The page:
When Teen Bot and I were done with our Red Baron pizza, I walked into the dark kitchen and reached toward the sink to rinse my plate. The cuff on my O.G. caught on the lip of my Coop glass and it fell to its death upon the tile floor. It was almost like it fell in slow motion, with me reaching after it crying, “NNNNNNNNNNOOOOOOOOOOOOOOOOOO!!!!!!!!” But, it was too late.
As I swept up its remains, it called out to me, “Why? Why didn’t you save me? We had so many good times together!” And, I gave it a burial in File Thirteen in a coffin made from the Red Barron pizza box with the end folded shut. So, now I need a new go to cup. I was thinking maybe something like this:
Or even this:
Then again, something like this wouldn’t break if I dropped it:
I put those on my Amazon wish list anyway. Maybe I’ll get lucky and someone will gift me one.
One thing that many people fail to realize is that the police are the people and the people are the police. If you take a big enough subsection of population, you are going to come up with social outliers. That is to say that you will find sickos in any group of people if you take a large enough sample. There are an estimated 35,000 officers employed by the New York Police Department, which makes it slightly less surprising that you can find some bad seeds in their ranks. But, when they are being arrested for conspiring to kidnap, rape, torture, murder, and eat women using official databases; well, that just goes a little beyond reasonable distribution. How many sociopathic rapist cannibals are acceptable in a 35,000-individual sample anyway? Thanks for giving me yet another reason to avoid big cities. My parents have made recommendations that Jennifer and I should vacation in Chicago, NYC, Paris, and London. No thank you. Certainly not with the world in its current state. There are many places in the world that I would love to visit but for the lack of value put on the individual. Perhaps one day even the big cities of he world will respect an individual’s natural right to self defense, but as long as people are treated as subjects and chattel in such places, I’ll be staying in flyover country.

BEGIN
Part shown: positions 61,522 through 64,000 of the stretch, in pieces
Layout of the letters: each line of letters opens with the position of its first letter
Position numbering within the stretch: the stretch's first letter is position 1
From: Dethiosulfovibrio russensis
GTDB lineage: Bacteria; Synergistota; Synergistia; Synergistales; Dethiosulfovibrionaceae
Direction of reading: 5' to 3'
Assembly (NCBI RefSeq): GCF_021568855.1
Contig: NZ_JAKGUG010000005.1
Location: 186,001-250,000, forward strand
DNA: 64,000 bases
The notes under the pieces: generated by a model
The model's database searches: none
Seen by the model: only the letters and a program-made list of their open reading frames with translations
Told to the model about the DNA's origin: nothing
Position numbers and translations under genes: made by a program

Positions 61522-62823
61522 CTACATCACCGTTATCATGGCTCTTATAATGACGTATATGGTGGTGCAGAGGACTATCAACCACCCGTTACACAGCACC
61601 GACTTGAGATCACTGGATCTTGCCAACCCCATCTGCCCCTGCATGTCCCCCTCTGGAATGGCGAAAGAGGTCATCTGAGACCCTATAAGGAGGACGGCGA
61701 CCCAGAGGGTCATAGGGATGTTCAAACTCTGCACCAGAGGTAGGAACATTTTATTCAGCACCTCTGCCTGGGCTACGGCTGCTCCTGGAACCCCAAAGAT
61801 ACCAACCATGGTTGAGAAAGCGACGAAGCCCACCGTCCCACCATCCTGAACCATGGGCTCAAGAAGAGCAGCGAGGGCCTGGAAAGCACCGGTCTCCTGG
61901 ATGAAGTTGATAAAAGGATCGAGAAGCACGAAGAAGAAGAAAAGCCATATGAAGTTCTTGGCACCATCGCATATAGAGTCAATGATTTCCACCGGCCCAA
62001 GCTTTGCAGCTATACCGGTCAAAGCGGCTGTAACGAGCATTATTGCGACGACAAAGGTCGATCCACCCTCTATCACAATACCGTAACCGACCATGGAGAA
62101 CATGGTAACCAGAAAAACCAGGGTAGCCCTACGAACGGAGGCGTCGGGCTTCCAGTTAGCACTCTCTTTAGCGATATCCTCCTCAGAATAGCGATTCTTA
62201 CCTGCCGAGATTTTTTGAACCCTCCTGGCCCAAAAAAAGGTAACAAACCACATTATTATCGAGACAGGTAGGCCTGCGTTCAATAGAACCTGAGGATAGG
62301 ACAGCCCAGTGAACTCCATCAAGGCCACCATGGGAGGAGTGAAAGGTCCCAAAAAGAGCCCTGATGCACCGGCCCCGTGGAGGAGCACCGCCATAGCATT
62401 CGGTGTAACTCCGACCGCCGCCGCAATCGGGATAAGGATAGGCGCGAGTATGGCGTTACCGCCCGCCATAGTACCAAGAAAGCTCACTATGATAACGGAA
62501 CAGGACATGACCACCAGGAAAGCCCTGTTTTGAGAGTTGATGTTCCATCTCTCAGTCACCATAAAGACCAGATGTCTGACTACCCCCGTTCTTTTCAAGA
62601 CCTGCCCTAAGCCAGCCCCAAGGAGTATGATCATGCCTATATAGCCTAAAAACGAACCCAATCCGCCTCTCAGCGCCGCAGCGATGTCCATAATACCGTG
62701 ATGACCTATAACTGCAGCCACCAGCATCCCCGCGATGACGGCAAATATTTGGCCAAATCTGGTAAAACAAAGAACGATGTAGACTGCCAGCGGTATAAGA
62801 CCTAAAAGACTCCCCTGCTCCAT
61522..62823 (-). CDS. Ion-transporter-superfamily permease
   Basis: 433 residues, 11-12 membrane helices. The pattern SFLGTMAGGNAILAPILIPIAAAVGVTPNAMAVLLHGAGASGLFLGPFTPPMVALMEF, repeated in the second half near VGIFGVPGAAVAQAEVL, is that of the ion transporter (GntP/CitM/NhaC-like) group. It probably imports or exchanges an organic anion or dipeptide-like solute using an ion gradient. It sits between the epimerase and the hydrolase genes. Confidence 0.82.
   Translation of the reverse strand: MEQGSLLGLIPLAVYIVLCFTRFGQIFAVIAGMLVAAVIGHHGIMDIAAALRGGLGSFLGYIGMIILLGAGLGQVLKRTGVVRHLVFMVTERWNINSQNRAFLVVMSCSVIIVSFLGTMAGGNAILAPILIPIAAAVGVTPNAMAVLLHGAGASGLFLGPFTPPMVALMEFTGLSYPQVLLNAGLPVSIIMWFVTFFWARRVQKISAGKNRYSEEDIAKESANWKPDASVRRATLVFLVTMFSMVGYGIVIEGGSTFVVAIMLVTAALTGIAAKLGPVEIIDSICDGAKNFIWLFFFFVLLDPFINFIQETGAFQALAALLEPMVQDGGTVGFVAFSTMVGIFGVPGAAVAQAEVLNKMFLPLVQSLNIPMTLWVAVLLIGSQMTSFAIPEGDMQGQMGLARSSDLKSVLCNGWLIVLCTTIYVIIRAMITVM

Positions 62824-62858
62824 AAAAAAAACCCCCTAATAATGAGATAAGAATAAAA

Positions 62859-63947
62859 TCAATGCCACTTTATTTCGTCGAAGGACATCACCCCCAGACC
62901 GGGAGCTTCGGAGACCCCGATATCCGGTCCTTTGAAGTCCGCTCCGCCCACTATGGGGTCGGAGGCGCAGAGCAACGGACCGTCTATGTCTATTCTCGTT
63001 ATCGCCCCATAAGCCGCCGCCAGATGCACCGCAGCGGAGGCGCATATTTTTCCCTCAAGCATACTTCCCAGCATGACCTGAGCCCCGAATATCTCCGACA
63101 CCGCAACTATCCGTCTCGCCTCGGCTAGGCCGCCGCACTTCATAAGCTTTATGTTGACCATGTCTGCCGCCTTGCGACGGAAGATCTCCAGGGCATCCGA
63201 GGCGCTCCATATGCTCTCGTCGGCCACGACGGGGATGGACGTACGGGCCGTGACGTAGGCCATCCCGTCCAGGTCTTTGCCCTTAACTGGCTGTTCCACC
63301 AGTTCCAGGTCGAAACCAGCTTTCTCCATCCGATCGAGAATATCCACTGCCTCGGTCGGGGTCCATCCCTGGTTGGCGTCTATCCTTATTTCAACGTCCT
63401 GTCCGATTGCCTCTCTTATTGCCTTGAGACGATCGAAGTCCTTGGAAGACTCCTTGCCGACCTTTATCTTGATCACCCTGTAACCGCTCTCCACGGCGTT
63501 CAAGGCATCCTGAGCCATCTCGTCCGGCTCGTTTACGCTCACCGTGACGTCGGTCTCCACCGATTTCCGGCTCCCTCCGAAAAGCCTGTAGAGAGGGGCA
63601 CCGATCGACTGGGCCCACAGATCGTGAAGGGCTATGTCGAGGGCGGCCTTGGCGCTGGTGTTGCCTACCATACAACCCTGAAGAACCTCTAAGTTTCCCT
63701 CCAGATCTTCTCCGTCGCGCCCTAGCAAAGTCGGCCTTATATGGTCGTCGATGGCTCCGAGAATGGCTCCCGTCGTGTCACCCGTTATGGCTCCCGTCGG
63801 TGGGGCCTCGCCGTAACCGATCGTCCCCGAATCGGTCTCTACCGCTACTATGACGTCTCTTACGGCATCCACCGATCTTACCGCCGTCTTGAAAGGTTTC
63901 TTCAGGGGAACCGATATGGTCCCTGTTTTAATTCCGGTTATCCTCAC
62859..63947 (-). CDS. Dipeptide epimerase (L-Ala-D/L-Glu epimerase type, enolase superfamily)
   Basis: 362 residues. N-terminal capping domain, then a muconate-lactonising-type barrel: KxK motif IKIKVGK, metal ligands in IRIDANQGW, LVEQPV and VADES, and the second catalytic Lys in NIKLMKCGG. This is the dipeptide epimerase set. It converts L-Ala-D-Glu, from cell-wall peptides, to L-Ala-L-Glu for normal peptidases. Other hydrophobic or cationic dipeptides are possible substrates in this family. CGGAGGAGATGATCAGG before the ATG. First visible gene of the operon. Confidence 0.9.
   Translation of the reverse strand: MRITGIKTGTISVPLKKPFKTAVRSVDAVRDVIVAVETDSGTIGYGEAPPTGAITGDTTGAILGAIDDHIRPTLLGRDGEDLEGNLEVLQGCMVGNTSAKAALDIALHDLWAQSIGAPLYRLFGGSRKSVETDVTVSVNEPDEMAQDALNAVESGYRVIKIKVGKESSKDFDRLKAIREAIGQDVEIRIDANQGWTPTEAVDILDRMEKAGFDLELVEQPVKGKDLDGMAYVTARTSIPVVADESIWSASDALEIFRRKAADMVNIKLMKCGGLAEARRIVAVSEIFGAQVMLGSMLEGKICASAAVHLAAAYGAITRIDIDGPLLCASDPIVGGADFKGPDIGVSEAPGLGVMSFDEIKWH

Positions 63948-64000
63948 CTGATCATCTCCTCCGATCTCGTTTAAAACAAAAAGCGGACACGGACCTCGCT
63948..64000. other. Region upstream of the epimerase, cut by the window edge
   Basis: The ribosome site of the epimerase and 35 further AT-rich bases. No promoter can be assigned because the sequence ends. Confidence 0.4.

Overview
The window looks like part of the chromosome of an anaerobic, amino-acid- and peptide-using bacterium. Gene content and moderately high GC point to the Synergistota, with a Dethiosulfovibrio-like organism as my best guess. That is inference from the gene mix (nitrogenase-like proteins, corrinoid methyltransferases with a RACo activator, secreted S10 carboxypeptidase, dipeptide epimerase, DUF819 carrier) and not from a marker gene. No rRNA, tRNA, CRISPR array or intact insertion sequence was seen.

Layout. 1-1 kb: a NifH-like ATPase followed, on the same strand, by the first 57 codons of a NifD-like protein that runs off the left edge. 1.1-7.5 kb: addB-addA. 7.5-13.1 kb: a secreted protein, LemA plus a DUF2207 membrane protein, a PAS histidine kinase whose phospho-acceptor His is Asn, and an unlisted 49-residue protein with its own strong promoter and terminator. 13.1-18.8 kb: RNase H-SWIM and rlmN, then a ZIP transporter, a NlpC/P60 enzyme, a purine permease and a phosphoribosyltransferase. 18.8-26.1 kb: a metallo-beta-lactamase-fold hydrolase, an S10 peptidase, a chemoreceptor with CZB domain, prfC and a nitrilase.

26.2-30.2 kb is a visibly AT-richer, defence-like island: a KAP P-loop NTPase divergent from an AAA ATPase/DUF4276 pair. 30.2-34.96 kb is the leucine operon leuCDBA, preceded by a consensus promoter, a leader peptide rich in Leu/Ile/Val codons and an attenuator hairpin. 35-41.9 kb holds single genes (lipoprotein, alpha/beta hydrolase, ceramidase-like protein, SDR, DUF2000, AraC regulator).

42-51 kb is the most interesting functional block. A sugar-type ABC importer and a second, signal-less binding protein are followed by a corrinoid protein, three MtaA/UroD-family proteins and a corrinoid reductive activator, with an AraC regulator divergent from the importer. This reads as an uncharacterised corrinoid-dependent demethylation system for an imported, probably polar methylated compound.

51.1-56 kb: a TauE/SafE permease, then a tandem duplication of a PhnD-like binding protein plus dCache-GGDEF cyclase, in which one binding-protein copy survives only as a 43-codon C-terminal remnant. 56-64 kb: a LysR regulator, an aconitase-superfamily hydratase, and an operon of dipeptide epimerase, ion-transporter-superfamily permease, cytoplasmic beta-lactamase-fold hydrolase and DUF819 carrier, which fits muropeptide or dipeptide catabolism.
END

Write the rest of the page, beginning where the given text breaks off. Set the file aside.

I was actually thinking of writing a post with a message similar to this one. But, Michael Z Williamson takes it so much further than I would have that it’s not even worth the effort on my part. Well done sir. If any of you have not read this, you probably should. Language warning – don’t set this thing on text to speech in the workplace.